allad dramas have been commonly known in the Nose district since long ago.
It started in the middle of the Edo Period, known as the Cultural Era, between 1804 and 1817, with the birth of the first actor, and is continuing even today.
There are three main groups of this performing art, which are The Takemoto
Bundayu School, The Takemoto Izustudayu School, and The Takemoto Nakamidayu School, and also in 2001 the fourth school, the Takemoto Tohjudayu School was created, which lead them to compete against each other, and continue the tradition.
The distinct difference in Nose’s Ballad Dramas is called “Oyaji”, which is not seen elsewhere, and what is referred to as “Headmaster” is not hereditary in Nose’s style, which makes it different from others. In Nose, the Oyaji actor has 5 or 6 deciples, who he teaches and trains to be his descendants. Even now, there are more than 200 narrators, and throughout the towns and local district, there have been involved with Ballad Dramas. Some farmers, when they ware not busy with work on their farms, did performing arts training, by having man-to-man lessons given by their mentor/instructor, acquiring their performing skills this way. Therefore, this is a culture that has been created and carried on by ordinary people.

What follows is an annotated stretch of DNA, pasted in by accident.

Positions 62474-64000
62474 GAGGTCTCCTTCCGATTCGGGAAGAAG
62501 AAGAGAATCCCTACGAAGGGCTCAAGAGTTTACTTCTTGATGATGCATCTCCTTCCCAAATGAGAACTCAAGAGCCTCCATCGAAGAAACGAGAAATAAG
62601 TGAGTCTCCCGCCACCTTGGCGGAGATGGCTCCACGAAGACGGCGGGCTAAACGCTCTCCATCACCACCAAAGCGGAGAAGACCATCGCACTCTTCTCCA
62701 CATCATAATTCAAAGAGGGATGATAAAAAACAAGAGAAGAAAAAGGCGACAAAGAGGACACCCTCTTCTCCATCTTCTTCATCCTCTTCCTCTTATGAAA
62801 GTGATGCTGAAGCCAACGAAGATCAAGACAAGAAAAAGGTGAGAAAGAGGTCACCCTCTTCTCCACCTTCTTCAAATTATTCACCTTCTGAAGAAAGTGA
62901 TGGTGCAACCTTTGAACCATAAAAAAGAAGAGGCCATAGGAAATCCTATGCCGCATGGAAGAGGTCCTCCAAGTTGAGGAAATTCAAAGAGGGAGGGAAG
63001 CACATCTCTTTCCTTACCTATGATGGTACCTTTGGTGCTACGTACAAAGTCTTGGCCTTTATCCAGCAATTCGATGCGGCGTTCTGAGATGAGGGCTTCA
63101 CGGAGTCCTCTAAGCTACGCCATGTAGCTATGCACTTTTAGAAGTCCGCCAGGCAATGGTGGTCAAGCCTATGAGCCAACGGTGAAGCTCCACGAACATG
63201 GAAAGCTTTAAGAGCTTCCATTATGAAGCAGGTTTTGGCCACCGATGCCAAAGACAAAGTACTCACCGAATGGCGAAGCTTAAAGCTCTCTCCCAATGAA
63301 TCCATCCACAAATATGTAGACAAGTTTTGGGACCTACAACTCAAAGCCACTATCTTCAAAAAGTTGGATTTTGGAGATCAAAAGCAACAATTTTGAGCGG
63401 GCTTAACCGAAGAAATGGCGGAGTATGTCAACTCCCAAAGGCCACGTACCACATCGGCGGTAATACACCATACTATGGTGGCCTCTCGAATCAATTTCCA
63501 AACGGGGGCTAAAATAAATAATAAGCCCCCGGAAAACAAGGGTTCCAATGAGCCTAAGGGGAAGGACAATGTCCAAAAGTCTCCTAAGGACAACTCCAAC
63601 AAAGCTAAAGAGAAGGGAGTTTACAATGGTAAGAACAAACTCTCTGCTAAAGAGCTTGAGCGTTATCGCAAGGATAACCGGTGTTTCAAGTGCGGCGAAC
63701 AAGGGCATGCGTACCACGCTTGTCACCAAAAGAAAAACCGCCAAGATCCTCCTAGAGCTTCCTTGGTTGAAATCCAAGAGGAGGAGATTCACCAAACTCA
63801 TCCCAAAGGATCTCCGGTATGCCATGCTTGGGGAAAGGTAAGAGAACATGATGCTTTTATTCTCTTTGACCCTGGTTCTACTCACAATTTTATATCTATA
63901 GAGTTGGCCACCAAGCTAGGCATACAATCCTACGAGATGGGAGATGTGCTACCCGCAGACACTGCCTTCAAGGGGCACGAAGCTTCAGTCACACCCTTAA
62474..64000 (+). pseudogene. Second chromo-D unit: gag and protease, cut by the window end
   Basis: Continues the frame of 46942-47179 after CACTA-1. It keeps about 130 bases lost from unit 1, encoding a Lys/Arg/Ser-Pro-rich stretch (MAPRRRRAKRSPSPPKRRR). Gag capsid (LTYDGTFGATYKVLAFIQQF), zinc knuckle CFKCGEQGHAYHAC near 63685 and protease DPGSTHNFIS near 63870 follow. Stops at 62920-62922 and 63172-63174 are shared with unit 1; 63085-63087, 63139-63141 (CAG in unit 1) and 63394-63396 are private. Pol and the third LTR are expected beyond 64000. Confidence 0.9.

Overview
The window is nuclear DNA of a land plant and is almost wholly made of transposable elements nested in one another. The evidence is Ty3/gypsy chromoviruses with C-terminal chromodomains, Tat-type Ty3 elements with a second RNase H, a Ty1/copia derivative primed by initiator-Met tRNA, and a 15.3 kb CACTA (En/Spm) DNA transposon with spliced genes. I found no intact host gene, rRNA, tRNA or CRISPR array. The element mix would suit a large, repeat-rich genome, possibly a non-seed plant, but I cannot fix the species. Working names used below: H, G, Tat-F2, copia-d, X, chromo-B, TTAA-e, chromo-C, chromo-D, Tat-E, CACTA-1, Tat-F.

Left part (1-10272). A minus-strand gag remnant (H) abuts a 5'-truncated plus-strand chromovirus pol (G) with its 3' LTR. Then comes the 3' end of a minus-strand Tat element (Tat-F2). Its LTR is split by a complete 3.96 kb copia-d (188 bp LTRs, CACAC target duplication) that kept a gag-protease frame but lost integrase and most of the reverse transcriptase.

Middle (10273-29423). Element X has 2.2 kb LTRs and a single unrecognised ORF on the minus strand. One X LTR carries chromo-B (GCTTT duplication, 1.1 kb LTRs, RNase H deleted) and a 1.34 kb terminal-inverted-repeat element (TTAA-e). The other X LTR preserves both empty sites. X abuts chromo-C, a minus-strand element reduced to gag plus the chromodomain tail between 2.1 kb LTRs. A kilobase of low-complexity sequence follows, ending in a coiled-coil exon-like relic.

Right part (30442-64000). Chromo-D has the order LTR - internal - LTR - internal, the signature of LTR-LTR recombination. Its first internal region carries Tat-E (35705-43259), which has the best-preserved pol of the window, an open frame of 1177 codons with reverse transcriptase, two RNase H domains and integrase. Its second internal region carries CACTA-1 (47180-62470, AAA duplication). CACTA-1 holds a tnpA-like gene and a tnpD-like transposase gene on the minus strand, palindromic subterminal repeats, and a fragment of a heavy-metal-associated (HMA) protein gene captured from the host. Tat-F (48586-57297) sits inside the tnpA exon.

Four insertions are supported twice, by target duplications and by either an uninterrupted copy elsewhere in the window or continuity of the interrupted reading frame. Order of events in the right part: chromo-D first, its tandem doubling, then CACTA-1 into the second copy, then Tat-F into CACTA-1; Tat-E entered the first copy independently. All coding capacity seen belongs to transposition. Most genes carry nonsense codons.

In 1974, these Ballad Dramas were designated as an Osaka Prefectural Abstract Folkways Cultural Asset, and in 1999 they were designated as a Japan National Abstract Folkways Cultural Asset. Continuing to preserve the Nose Ballad Dramas, which have been a local area treasure for a long period of time, while at the same time desiring to create opportunity and prosperity for the next generation, they have decided to add a new doll.
With the instruction and assistance of The Doll Ballad Drama Bunraku Theater, including the narrators, Japanese banjo musicians, puppeteers, and Japanese drummers, all working to move forward, the staff being professional, the cast being amateurs, and assuming the responsibility of developing and sending out a glimpse of the local area’s culture, in June 1998, The Nose Doll Ballad Drama made its debut. The debut production was a Nose original called “The Customary Prelude” and “The Katsura Tree Against the Harvest Moon”.
In 1998, the theater was awarded The Japan Drama Entertainment Association Award, and The Osaka Promotion of Theatrical Art Award. Being conscious to convey tradition together with a new generation inheriting the much loved performing arts of the district, we hope to grow it even more.